Sleep and Companionship

The good and the bad about sleeping next to your beloved

We at Wolf hope you had a wonderful Valentine’s Day last week! As you enjoy the half-priced chocolate, we’ll dive into the science behind sleeping next to your partner: is it a blessing or a curse?

Quality sleep is a crucial part of a person’s well-being and the well-being of their relationships. For example, if you’re chronically sleep-deprived, you may become irritable and snap at the closest person. A lot of the time, that person who’s nearest to you is often your partner. And if you snap at them all the time… well, that might become a bigger problem than simply a “lack of sleep.”

So the better you sleep, the better chance you have of being well-equipped to have and maintain healthy relationships. But can the path to better sleep – or better health in general – be as simple as sleeping next to your partner? It’s possible, according to some experts. 

Here are some of the benefits and drawbacks of sleeping next to your loved one.


For some couples, especially couples comprised of one or more partners whose love language is physical touch, sleeping together can strengthen a physical bond. Even if you don’t spoon the whole night, the Alaska Sleep Clinic reports that “Whether you are cuddling close or brushing your feet or hands together… physical touch can create deeper bonds between two individuals by providing comfort and reassurance.” 

And if you cuddle, there’s a chance that your brains will start releasing the famed oxytocin, the “love hormone.” Cuddling can also help drop your cortisol levels, which reduces stress overall. Reducing overall stress has ample health benefits, from lowering blood pressure to boosting your body’s immune response to disease. 

Some studies also suggest some smaller, more fringe benefits. A pilot study published in Sleep Disorders journal found their co-sleeping couples reported increased sleep quality AND experienced objectively longer sleep where their sleep cycles synchronized. Another found that partners who slept together in the buff reported higher levels of “body appreciation,” meaning that sleeping next to each other while naked made their body images more positive. 


Of course, nothing works unilaterally for everyone. Sleeping next to partners can cause disruptions, especially if co-sleeping with your partner is a new phenomenon. You and your partner might move more often and wake the other up; one may have sleep apnea and snore like a freight train; one might have night terrors that involve screaming or sleepwalking. Obviously, all of these things would impede a quality night’s sleep.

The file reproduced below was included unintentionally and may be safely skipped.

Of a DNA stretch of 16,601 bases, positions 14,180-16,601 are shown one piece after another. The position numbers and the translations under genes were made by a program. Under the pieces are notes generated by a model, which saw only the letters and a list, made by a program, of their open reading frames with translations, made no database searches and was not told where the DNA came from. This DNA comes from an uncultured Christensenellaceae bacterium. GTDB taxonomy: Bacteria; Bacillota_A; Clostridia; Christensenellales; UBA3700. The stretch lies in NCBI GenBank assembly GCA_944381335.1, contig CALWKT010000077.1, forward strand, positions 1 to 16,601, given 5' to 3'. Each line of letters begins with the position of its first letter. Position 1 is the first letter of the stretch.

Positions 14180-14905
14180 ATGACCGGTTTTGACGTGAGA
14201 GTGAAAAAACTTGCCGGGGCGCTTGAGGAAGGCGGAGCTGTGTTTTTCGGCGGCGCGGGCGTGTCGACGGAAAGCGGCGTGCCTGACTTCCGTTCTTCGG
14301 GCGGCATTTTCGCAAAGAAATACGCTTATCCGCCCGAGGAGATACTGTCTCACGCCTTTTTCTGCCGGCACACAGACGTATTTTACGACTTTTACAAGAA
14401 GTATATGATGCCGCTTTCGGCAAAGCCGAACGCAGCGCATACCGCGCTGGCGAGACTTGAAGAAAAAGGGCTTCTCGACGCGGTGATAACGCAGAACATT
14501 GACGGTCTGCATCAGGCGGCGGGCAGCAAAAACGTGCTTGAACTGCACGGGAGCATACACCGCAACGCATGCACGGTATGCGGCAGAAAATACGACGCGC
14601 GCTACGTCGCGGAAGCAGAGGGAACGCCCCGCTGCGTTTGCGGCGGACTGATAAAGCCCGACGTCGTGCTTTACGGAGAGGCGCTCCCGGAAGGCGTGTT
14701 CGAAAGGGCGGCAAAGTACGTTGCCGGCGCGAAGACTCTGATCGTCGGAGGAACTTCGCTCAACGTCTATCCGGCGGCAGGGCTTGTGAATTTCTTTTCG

In addition, if your mattress or bed situation restricts your abilities to move freely, you both might wake up with neck, back, or hip pain.

In addition, if there are stressors or other issues in the relationship, the Sleep Foundation reports that “sleep satisfaction is also impacted” in those situations. So the age-old marriage advice, “Don’t go to bed angry” might serve to be health advice as well. 

A happy medium

So if co-sleeping with your beau can lead to both improved AND worse sleep… what’s a couple to do? Well, evaluate what’s best for the both of you – because your sleep needs could change over time. 

In an interview between Sleep Foundation and Dr. Wendy Troxel, Senior Behavioral and Social Scientist at Rand Corporation and author of a book about partner co-sleeping named Sharing the Covers, Troxel indicated that couples often feel ashamed about the idea of sleeping separately. This is often because of harmful myths stating that separate sleeping arrangements is indicative of problems with the relationship, even if the reverse may be true. 

But the biggest point of the novel, according to Troxel, is that “the intersection between our sleep and our relationships is not static — it’s a dynamic that can also change throughout the lifespan of a couple.” 

The most important aspect of successful sleep, either with or without your partner, is open communication about what is and is not working about your sleep schedules, as opposed to adhering to social norms and expectations about what a healthy couple “should” be doing. 

Thanks for reading our post! If you’re looking for a bigger, better mattress that will help you get better sleep, alleviate pain, and last a long time, talk to Wolf! We’d love to show you our American-made mattresses and help you get the best sleep of your life on your budget. 

Wolf Mattress

American Made Since 1873

3434 S. Maplecrest Rd.

Fort Wayne, IN

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